The account in Matthew has a different context than this one in Mark.  Just as in Mark, the Matthew 21:18-22 version has Jesus declaring that the fig tree will not be productive for eating fruit ever again, and then it withers before Him.  But when asked by His disciples how the fig tree could wither so quickly, Jesus gives them a lesson on faith; that faith is an act of one's will with persistence and perseverance ... "If you have faith and do not doubt, you will not only do what has been done to the fig tree, but even if you say to this mountain, ‘Be taken up and thrown into the sea,’ it will happen".  He is showing them that faith is being steadfast (or unwavering) in doing something despite difficulty or delay in achieving success.
     But here in Mark, the story of the fig tree has a different meaning.  Here Jesus sees a fig tree in the distance, and being hungry, He goes to see if He can find anything on it. But when He arrives at the tree, all He finds are leaves -- no fruit.  The Bible tells us it's because it is not the season for figs. And then Jesus speaks to the fig tree with a declaration that no one would ever eat fruit from it again.
     So what's up with this fig tree?  And why did it's absence of fruit result in such condemnation from Jesus?  First of all, we need to take a look at the significance of figs and fig trees in the Bible.  Remember, God doesn't do anything without a purpose.  Figs are actually throughout Scripture, beginning in the Garden of Eden, where fig leaves covered the shame of Adam and Eve when they discovered they were naked.  Throughout the Bible, the plant becomes a symbol of prosperity, well-being, and security. Along with the vine, to sit under the plentiful shade of your own fig tree is the epitome of safety, peace and good fortune in many Biblical passages. Specifically, Micah 4:4 says, Each of them will sit under his vine, and under his fig tree, with no one to make them afraid, for the mouth of the Lord of hosts has spoken.
     These plants don’t grow overnight, and it takes time to culture and nurture them – their maturity indicates that the gardener has been continuously and steadfastly there, tending to their growth over the years. And since Jesus states in John 15:1 that He is the True Vine, and my Father is the Vinedresser (Gardener), the point of these verses in Mark comes into focus.  Actually, I believe there is a dual significance to Jesus's word to the fig tree.  
     First of all, the fig tree points to the nation of Israel, which had been planted by God and nurtured for so long as His chosen people.  He had remained steadfastly beside them, tending to their growth down through the centuries.  The fact that this fig tree did not have any fruit on it at all, despite the fact that it wasn't the season for figs, showed Jesus's [and the Father's] disappointment and frustration.  After all the tender-loving care the Father had put into the nation of Israel, there should have been some evidence of fruit remaining on the tree.  Since Jesus only said or did what He heard from the Father, we can surmise that God was nearing the time when Israel would be blinded and ineffective in spreading the Gospel.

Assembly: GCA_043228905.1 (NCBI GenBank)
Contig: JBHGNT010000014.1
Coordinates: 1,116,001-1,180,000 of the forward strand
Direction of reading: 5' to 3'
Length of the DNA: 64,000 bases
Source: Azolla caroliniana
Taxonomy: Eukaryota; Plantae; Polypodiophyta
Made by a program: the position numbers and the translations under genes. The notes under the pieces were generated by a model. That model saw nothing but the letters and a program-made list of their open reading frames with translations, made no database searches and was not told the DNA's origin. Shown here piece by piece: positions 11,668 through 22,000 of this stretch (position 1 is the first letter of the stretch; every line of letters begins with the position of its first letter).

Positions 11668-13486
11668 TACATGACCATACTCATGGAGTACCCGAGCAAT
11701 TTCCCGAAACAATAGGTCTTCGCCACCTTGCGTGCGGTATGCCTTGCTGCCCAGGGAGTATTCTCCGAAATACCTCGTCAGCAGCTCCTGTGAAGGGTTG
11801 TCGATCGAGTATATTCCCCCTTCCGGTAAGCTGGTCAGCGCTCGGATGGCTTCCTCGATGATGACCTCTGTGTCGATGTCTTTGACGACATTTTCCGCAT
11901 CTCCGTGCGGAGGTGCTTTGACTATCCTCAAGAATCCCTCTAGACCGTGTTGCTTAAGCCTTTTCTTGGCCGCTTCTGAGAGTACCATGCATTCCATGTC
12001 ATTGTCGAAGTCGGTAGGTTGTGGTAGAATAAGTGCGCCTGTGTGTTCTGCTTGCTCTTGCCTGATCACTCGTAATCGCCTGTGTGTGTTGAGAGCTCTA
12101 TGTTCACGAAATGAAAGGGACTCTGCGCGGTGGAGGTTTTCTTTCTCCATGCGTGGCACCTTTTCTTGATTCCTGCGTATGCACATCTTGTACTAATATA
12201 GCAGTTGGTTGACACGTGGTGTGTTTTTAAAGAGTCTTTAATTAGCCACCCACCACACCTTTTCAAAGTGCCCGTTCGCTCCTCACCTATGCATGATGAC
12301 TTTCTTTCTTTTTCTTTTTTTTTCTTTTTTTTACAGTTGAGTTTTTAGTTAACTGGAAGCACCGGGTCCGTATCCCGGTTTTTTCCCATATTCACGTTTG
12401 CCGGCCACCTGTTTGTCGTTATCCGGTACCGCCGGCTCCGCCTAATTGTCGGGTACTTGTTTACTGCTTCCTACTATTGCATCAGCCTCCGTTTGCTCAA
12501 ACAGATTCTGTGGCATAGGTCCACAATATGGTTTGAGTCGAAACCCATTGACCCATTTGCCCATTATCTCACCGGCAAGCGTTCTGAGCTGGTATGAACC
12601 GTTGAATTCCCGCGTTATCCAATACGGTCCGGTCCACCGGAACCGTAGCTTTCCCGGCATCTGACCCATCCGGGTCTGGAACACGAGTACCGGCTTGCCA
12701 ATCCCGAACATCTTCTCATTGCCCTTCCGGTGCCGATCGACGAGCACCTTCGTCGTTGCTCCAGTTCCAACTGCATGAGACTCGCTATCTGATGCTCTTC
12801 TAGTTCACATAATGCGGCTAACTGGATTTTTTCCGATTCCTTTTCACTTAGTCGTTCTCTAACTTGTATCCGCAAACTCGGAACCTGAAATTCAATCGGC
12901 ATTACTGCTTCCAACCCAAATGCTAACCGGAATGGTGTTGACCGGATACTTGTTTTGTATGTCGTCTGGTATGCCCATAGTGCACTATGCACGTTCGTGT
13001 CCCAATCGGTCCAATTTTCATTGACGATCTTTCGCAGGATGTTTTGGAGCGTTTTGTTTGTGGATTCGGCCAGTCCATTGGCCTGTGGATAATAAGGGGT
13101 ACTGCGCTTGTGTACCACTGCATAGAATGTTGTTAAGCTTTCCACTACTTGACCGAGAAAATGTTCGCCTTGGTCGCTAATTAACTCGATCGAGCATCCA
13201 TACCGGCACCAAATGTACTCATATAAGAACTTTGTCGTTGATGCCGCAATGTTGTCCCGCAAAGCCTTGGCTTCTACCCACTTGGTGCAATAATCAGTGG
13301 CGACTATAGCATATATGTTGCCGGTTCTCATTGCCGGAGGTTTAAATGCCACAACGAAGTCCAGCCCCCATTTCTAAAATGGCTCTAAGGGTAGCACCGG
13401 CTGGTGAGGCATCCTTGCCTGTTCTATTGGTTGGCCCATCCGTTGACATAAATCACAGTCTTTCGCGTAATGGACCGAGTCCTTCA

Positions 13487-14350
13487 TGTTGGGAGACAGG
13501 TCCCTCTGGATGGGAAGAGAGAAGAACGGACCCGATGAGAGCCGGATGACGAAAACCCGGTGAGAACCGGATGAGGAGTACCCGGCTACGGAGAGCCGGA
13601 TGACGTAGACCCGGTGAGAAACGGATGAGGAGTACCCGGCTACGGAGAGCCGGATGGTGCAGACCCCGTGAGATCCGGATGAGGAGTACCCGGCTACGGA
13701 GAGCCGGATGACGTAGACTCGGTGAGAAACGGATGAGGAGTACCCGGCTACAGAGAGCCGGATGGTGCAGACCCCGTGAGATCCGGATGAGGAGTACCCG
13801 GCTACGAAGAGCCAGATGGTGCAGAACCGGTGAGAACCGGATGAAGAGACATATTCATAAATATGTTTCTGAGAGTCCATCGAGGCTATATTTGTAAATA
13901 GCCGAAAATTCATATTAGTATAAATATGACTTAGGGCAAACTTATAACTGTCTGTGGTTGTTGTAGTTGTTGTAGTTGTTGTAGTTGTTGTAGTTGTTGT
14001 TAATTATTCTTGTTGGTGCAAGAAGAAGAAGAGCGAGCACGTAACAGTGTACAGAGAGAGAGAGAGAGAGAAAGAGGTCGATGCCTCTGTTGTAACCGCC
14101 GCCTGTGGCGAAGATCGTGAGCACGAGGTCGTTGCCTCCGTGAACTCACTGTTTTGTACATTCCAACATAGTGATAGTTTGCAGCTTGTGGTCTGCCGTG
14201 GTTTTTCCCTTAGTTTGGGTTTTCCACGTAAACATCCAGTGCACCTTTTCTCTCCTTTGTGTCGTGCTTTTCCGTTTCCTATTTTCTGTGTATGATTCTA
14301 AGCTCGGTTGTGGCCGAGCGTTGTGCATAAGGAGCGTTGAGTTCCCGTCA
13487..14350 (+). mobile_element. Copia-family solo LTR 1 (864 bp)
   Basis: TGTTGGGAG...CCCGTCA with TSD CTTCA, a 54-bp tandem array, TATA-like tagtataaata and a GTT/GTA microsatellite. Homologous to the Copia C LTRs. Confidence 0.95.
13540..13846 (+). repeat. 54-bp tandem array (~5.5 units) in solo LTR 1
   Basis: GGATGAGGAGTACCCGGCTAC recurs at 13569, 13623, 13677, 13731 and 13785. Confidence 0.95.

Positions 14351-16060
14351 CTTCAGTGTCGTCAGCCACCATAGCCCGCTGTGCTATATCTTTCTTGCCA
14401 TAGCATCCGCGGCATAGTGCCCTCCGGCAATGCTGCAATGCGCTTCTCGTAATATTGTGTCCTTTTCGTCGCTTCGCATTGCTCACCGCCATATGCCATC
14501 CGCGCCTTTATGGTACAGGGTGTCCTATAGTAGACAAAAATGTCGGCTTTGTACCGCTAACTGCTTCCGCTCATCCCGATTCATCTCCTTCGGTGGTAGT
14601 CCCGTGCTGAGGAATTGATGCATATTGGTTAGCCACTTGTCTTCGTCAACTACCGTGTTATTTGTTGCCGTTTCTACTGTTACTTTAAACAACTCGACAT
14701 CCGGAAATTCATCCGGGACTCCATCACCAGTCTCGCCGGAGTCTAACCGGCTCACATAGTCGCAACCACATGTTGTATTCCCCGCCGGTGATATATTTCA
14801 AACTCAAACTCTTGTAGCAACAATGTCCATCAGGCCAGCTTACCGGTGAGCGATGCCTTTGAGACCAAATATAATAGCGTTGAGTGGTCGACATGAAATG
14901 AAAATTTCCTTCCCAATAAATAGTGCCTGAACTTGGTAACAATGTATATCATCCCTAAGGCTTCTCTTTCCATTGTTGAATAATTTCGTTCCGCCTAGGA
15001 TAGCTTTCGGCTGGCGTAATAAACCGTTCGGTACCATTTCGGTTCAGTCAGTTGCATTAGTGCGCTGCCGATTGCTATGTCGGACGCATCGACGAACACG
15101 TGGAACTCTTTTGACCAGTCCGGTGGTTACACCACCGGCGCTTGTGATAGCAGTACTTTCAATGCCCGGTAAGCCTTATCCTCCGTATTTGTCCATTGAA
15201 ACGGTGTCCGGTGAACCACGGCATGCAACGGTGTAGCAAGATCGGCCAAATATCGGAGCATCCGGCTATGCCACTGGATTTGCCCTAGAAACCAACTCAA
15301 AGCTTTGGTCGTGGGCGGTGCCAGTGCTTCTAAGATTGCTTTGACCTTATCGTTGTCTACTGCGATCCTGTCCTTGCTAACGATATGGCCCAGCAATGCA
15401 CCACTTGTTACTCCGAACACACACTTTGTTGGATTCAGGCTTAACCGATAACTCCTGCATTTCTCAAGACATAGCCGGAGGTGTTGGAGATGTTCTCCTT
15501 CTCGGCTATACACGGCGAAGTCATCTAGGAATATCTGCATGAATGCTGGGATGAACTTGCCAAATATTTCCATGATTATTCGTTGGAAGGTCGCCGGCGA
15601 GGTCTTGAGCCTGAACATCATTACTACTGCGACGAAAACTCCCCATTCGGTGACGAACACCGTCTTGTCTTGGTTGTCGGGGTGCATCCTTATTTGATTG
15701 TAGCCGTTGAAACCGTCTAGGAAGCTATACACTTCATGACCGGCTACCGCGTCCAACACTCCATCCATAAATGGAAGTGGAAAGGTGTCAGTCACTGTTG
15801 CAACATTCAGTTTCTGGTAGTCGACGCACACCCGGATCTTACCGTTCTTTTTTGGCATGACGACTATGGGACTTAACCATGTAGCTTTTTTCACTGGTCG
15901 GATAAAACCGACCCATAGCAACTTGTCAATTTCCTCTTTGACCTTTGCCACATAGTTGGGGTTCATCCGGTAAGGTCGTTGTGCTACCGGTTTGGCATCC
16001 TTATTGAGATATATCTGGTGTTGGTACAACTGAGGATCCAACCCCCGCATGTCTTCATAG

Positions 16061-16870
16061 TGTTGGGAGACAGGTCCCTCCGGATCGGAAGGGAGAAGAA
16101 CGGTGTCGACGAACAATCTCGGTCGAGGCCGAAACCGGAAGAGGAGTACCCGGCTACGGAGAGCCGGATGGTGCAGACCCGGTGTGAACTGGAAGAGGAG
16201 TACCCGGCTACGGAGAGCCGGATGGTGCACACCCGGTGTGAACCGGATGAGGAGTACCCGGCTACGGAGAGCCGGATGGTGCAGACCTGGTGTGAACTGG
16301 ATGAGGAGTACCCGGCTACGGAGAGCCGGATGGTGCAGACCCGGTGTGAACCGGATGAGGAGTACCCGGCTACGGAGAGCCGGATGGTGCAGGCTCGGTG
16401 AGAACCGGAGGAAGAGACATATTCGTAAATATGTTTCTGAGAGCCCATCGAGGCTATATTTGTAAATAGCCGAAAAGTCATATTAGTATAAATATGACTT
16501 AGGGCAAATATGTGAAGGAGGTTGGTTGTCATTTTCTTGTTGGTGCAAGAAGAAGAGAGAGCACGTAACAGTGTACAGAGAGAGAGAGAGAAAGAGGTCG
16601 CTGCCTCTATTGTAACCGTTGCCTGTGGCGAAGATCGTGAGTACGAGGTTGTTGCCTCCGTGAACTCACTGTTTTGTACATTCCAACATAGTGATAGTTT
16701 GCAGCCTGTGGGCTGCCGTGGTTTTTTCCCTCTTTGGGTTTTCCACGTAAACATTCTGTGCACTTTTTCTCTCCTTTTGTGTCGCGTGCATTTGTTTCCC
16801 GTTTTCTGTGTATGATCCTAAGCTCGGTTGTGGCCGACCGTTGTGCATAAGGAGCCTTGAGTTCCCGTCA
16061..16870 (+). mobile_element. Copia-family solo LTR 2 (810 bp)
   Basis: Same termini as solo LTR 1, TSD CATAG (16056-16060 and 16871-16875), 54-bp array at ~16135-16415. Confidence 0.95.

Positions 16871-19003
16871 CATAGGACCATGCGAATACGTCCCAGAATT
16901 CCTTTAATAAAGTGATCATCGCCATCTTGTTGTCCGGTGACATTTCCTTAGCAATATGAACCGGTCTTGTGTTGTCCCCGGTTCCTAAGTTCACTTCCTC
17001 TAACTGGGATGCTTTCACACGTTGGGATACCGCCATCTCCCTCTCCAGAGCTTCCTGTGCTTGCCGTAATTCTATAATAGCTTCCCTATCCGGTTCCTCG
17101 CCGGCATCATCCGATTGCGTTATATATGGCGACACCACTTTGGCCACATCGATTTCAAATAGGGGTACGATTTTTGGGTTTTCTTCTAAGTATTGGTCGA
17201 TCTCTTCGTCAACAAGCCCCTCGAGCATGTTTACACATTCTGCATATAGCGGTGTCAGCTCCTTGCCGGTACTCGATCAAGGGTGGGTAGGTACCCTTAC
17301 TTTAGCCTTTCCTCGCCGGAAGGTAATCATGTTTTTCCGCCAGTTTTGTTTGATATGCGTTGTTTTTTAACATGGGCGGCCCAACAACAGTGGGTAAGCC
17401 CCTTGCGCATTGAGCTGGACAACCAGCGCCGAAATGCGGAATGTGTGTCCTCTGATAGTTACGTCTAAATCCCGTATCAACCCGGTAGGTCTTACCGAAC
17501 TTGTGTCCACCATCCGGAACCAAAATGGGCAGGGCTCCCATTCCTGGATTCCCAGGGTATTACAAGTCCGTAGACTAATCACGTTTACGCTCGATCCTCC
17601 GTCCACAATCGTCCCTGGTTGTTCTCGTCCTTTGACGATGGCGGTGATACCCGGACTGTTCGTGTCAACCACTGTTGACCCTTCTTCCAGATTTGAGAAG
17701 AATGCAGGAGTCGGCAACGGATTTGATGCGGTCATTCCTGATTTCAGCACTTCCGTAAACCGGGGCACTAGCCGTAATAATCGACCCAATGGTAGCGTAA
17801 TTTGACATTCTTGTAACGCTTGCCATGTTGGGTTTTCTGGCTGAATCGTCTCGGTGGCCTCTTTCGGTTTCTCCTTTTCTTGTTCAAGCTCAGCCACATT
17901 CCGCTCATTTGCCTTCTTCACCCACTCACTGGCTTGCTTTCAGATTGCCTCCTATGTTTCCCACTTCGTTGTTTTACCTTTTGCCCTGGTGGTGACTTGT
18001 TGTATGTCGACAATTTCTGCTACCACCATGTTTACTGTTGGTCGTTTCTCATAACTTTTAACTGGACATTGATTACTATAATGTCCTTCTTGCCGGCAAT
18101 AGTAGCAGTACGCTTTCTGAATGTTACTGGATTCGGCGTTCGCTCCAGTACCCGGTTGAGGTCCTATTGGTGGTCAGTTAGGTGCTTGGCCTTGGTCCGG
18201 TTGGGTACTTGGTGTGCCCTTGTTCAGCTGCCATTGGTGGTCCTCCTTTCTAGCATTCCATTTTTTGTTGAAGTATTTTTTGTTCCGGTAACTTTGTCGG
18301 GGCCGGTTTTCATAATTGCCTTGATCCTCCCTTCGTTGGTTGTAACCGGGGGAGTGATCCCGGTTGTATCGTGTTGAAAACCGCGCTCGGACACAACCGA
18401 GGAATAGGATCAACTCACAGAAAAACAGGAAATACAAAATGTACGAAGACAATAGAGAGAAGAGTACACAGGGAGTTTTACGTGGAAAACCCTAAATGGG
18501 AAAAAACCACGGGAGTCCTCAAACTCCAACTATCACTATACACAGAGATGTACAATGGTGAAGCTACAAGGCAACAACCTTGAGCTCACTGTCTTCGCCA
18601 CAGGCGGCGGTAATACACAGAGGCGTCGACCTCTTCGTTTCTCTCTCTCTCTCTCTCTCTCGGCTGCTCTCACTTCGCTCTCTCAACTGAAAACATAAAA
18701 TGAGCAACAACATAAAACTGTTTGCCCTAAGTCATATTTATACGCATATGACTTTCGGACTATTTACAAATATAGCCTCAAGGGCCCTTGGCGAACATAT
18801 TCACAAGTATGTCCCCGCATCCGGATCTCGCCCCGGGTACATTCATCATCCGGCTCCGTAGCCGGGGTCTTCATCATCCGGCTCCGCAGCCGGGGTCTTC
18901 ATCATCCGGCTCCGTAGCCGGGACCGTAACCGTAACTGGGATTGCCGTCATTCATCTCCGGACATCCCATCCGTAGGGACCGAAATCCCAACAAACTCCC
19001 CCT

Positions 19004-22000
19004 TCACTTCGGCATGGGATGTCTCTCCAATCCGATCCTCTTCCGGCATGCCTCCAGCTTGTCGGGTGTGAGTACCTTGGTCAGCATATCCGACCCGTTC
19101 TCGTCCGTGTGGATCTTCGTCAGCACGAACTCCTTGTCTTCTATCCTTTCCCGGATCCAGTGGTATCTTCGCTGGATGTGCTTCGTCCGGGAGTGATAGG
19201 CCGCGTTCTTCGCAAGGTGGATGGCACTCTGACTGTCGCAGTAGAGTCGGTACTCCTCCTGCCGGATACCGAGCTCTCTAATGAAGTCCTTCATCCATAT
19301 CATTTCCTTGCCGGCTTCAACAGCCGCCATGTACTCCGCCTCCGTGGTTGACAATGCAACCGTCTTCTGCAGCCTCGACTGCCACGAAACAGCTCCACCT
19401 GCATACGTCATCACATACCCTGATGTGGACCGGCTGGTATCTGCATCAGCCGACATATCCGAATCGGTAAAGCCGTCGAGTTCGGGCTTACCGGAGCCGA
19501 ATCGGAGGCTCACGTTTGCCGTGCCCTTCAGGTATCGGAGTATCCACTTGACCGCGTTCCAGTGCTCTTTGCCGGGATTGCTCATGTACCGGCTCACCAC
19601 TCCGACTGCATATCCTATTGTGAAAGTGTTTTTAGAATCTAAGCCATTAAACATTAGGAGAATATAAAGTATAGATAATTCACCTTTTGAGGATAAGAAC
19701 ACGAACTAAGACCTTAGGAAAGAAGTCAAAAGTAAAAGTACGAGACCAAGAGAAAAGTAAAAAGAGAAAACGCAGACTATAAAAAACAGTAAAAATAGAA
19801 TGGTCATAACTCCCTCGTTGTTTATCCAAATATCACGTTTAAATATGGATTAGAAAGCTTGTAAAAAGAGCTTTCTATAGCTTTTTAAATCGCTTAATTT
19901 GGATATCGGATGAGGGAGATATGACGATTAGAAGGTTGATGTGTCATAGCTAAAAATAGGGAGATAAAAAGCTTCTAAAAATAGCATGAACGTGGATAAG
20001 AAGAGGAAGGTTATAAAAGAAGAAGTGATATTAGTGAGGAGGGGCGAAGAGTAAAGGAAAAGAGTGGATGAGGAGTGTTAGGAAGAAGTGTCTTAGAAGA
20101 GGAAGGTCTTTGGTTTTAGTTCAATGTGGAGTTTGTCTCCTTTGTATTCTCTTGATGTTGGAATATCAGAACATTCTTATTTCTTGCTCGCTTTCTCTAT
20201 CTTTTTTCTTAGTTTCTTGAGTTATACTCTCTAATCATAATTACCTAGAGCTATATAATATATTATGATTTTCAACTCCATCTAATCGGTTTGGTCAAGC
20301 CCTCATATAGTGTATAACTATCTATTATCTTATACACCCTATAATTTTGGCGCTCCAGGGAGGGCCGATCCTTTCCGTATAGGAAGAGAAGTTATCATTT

But there is a second aspect in view ... If we look at these verses from the context that the fig tree represents Believers, Jesus has the right to demand and expect fruit from us at all times -- both in and out of season.  And when we recall that there is actually a Fig Tree Generation spoken of in Revelation 6:13 -- that generation that is alive when the Sixth Seal is torn open and terror reigns on the earth -- it is important that we be bearing fruit in this season, regardless of whether it is time to harvest or not. We should be doing the miraculous works of Jesus at all times, not just when it is practical and in season. 
     To be honest, the meaning behind the "cursing" of the fig tree can only be surmised, and must be looked at through a supernatural lens. But there is much symbolism attached to the fig tree throughout Scripture, and anytime Jesus is looking at the fruit being produced, we know it has significance for us.  May we all seek to be fruitful and prosperous for the Kingdom, so that when our Lord measures what we have yielded for Him, we will not be found lacking, and be the cause of His disappointment. 

Current Note: Much and too little has changed since I posted this in May, 2017. I am so pleased that I am seeing fellow Christians come alongside me and Mark to produce fruit for the Kingdom of God. At the same time, there are other Believers who cannot overcome their hesitancy to partake in the richness of the Kingdom, no matter how much we share our joy. And honestly, we are not responsible for their actions; we are only accountable for sharing the Good News of the works that Jesus did and to which He has called us. We've done our part and pray that their hearts will be made alive with the desire to please the Lord.